Monday, 12 December 2011

How much coverage / throughput for my RNA-seq?

One of the earliest questions to bug anyone planning an RNA-seq experiment has to be the throughput (how many reads do I need?)

If you are dealing with human samples, you have the benefit of extensive publications with example coverages and some papers that test the limits of detection. All of this info is nicely summarised here in experimental design considerations in RNA-Seq.

Bashir et al. have  concluded that more than 90% of the transcripts in human samples are adequately covered with just one million  sequence reads.  Wang et al. showed that 8 million reads are sufficient to reach RNA-Seq saturation for most  samples

The ENCODE consortium also has published a Guidelines for Experiments within you can read RNA Standards v1.0 (May 2011) and also RNA-seq Best Practices (2009)

Experiments whose purpose is to evaluate the similarity between the
transcriptional profiles of two polyA+ samples may require only modest depths of
sequencing (e.g. 30M pair-end reads of length > 30NT, of which 20-25M are
mappable to the genome or known transcriptome, Experiments whose purpose is
discovery of novel transcribed elements and strong quantification of known
transcript isoforms requires more extensive sequencing. The ability to detect
reliably low copy number transcripts/isoforms depends upon the depth of
sequencing and on a sufficiently complex library.

RNA-seq blog also covers this issue in How Many Reads are Enough? Where they cited an article on RNA-seq in chicken lungs

The analysis from the current study demonstrated that 30 M (75 bp) reads is sufficient to detect all annotated genes in chicken lungs. Ten million (75 bp) reads could detect about 80% of annotated chicken genes.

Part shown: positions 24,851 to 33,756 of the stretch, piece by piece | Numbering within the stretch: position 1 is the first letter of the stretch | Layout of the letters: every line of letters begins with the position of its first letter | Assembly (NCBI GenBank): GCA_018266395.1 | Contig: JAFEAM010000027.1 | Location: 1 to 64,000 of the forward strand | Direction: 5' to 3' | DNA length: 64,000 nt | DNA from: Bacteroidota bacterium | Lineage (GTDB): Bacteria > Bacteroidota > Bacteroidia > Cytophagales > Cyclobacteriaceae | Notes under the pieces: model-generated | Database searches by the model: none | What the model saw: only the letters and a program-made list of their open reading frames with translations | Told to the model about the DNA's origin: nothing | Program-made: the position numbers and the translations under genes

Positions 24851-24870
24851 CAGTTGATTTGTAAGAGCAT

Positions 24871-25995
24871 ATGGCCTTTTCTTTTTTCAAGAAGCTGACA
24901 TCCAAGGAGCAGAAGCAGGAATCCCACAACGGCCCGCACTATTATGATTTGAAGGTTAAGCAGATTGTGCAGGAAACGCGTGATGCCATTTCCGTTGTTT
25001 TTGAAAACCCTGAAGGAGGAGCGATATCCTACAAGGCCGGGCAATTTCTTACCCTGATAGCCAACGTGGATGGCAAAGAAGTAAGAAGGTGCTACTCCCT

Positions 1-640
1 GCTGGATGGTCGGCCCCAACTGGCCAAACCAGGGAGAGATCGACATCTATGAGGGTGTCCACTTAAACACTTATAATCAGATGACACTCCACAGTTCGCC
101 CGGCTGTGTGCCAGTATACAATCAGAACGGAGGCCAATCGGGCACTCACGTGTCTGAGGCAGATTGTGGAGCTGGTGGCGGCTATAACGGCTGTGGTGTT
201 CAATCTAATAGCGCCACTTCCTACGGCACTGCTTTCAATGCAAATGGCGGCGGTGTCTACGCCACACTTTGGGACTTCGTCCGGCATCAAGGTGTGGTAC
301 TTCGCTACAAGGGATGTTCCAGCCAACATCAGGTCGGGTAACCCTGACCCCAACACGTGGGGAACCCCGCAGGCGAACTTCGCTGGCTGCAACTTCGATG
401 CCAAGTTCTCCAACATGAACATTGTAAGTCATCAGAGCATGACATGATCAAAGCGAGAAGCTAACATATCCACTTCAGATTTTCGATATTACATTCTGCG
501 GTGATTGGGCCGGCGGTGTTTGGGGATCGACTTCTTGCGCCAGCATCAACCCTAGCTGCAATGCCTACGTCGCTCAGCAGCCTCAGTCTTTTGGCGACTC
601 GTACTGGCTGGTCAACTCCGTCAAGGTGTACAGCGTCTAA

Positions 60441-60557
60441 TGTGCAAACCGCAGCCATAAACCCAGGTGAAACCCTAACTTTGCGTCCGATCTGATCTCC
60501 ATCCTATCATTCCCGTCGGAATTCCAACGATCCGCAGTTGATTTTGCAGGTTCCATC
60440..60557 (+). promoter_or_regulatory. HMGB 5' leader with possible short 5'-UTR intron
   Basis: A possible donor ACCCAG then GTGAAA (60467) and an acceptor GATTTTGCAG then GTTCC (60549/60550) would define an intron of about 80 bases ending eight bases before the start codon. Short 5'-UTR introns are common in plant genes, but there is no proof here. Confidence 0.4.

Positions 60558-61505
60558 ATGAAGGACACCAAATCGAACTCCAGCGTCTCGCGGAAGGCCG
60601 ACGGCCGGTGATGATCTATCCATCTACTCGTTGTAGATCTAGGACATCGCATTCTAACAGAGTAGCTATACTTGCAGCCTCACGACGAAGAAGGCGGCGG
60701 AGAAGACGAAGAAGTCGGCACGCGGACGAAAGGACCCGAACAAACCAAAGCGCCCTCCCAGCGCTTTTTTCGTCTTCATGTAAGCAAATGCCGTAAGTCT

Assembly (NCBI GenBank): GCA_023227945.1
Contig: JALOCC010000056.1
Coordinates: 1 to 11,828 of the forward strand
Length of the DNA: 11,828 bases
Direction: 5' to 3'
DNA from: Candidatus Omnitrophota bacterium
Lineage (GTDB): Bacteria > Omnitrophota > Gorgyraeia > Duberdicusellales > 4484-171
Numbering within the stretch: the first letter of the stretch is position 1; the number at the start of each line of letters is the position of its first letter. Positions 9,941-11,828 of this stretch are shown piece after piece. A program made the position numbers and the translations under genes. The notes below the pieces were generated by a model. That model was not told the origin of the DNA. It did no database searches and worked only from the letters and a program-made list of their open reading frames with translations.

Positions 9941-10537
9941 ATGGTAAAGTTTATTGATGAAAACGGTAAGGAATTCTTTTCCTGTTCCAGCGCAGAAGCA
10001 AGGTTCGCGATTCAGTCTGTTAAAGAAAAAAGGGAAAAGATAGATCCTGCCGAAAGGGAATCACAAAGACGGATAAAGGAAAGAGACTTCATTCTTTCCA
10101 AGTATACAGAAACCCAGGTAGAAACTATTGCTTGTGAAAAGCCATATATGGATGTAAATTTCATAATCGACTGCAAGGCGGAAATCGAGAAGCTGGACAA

There are also papers that showed that RNA-seq gives reproducible results when sequenced from the same RNA-seq library which means that if coverage isn't enough, it is possible to sequence more using the same library and not have it affect your results. The real issue then becomes whether  you have planned for additional sequencing with your budget.

Au, K.F., Jiang, H., Lin, L., Xing, Y. & Wong, W.H. Detection of splice junctions from paired-end RNA-seq data by  SpliceMap. Nucleic acids research 38, 4570-4578 (2010).

Maher, C.A., Palanisamy, N., Brenner, J.C., Cao, X., Kalyana-Sundaram, S., Luo, S., Khrebtukova, I., Barrette, T.R.,  Grasso, C., Yu, J., Lonigro, R.J., Schroth, G., Kumar-Sinha, C. & Chinnaiyan, A.M. Chimeric transcript discovery by  paired-end transcriptome sequencing. Proceedings of the National Academy of Sciences of the United States of America   106, 12353-12358 (2009).

Bashir, A., Bansal, V. & Bafna, V. Designing deep sequencing experiments: detecting structural variation and estimating  transcript abundance. BMC genomics 11, 385 (2010).

Wang, Z., Gerstein, M. & Snyder, M. RNA-Seq: a revolutionary tool for transcriptomics. Nature reviews 10, 57-63 (2009).

Wang Y, Ghaffari N, Johnson CD, Braga-Neto UM, Wang H, Chen R, Zhou H. (2011) Evaluation of the coverage and depth of transcriptome by RNA-Seq in chickens. BMC Bioinformatics Proceedings of the Eighth Annual MCBIOS Conference. Computational Biology and Bioinformatics for a New Decade, College Station, TX, USA. 1-2 April 2011. [article

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